Under Simeon’s successor, Tsar Peter, the Bulgarian state began to decline irresistibly. The Magyars took away the Bulgarian lands north of the Danube. The Serbians rose to arms and won their independence. Chaos reigned in the country. Encouraged by Bogomil preachers, the peasants refused to pay taxes and to perform the diverse corvees. The number of feudal lords (boyars) who refused to obey the Tsar was growing, which weakened the central power.
The Byzantine Empire could hardly have found a more opportune moment to square accounts with its dangerous northern neighbour. In 968, summoned by the Byzantine Emperor, Russian contingents of the Kiev Prince Svyatoslav invaded North-Eastern Bulgaria. The Byzantines, however, were taken by surprise when Svyatoslav signed an agreement with the Bulgarian Tsar Boris II for joint struggle against Byzantium. In face of this fresh menace, the Empire gathered forces and in 971 managed to defeat the Russian and Bulgarian troops. Boris II was taken prisoner and brought to Constantino-ple, but this was not the end of the Bulgarian state. After the fall of the Bulgarian capital and of the eastern parts of the country, the other regions continued to offer stubborn resistance for another half century. The sons of Komit Nikola – David, Moses, Aaron and Samuil – played an exceptional role during the years of this resistance. They were rulers of southwestern Bulgaria. The first two were killed in battle, Aaron as bribed by the Byzantines and Samuil killed him for this treason.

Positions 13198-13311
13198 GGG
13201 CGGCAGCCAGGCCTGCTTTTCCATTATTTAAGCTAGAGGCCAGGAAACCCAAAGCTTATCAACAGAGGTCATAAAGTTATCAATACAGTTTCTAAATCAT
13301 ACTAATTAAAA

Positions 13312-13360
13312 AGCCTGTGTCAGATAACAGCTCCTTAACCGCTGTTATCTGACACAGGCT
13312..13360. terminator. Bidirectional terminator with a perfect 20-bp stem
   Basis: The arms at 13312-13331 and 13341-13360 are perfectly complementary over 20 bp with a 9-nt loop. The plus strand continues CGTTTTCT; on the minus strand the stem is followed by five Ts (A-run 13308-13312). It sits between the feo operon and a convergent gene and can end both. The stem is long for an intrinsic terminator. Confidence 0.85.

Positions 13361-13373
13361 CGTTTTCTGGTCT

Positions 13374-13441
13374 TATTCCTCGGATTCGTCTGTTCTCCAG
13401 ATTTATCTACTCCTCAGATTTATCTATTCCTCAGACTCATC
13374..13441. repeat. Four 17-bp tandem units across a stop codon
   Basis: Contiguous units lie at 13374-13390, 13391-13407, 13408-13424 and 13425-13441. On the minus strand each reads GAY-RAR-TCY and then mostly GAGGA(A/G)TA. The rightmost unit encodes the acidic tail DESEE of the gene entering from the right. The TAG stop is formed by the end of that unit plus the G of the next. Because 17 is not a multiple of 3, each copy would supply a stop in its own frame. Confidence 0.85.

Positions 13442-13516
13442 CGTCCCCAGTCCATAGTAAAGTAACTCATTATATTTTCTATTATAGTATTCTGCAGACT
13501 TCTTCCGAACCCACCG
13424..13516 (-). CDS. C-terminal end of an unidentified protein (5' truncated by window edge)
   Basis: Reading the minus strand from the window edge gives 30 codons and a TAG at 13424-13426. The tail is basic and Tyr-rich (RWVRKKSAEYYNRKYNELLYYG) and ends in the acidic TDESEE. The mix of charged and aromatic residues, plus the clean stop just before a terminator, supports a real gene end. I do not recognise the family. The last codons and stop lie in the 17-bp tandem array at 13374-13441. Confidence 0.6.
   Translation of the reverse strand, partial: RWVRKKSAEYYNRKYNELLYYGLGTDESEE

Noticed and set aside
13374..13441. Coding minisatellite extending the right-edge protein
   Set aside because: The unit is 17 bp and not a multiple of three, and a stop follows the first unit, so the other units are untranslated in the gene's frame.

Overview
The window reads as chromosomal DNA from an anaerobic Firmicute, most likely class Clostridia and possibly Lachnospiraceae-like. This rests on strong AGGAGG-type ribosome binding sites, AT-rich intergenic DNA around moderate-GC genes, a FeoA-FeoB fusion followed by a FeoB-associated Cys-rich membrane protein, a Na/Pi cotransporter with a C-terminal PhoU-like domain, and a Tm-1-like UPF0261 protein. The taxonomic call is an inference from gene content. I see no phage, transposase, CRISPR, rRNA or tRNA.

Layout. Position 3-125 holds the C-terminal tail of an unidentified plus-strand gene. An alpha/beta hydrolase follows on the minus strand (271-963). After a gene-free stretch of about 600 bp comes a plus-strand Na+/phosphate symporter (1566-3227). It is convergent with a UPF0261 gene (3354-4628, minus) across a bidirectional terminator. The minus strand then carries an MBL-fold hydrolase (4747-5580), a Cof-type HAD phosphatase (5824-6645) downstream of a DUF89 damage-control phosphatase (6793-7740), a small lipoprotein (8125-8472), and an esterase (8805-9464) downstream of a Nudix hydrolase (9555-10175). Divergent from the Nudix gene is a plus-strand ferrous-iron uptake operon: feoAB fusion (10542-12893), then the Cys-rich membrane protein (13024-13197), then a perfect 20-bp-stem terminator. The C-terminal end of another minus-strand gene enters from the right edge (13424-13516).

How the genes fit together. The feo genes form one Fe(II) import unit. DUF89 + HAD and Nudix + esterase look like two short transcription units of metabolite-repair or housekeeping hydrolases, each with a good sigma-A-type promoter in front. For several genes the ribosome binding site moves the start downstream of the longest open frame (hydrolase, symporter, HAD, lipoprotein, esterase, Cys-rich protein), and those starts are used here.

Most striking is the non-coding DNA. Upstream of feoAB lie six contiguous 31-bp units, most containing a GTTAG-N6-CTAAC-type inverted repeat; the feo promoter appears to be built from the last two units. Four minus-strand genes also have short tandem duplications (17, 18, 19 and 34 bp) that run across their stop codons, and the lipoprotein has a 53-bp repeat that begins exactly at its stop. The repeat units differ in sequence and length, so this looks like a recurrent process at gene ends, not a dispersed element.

Samuil proclaimed himself as Tsar of Bulgaria and Prespa (today in Yugoslavia) – as his capital. He waged a manly struggle against the Byzantines for almost thirty years, and for a short period of time he even enlarged his state by liberating the country’s northeastern part and conquering the whole of Thessaly, present-day Albania, and some Serbian territories. In 986 Samuil dealt a crushing blow on the Byzantine Emperor Basil II at the Trayanova Vrata Pass (Trayan’s Gate) near the town of Ihtiman. The Emperor saved himself by some miracle and for a long time had no desire whatever to fight the Bulgarians. Almost twenty years had passed before he ventured again to attack Bulgaria in 1014.
Armies of Bulgaria and Byzantium
The armies of Bulgaria and Byzantium, led by the two rulers, met at the northern foothills of the Belassitsa Mountains, not far from the present-day town of Petrich. The front attack brought the Byzantines no success, so they used roundabout paths, appeared in the Bulgarians’ rear and routed the army. Basil had his revenge for the defeat at Trayanovi Vrata, but he was not satisfied. In order to break the morale of the Bulgarians and make them give up all further resistance, he ordered all 14,000 Bulgarian soldiers taken prisoner to be blinded and sent them back to Samuil in Prespa through the winter bliz-zards. He had left one soldier with one eye in every 100 blinded men to show them the way. For his cruelty which had no equal even in those cruel times, Basil II was nicknamed Bulgaroctonos — Slayer of the Bulgarians.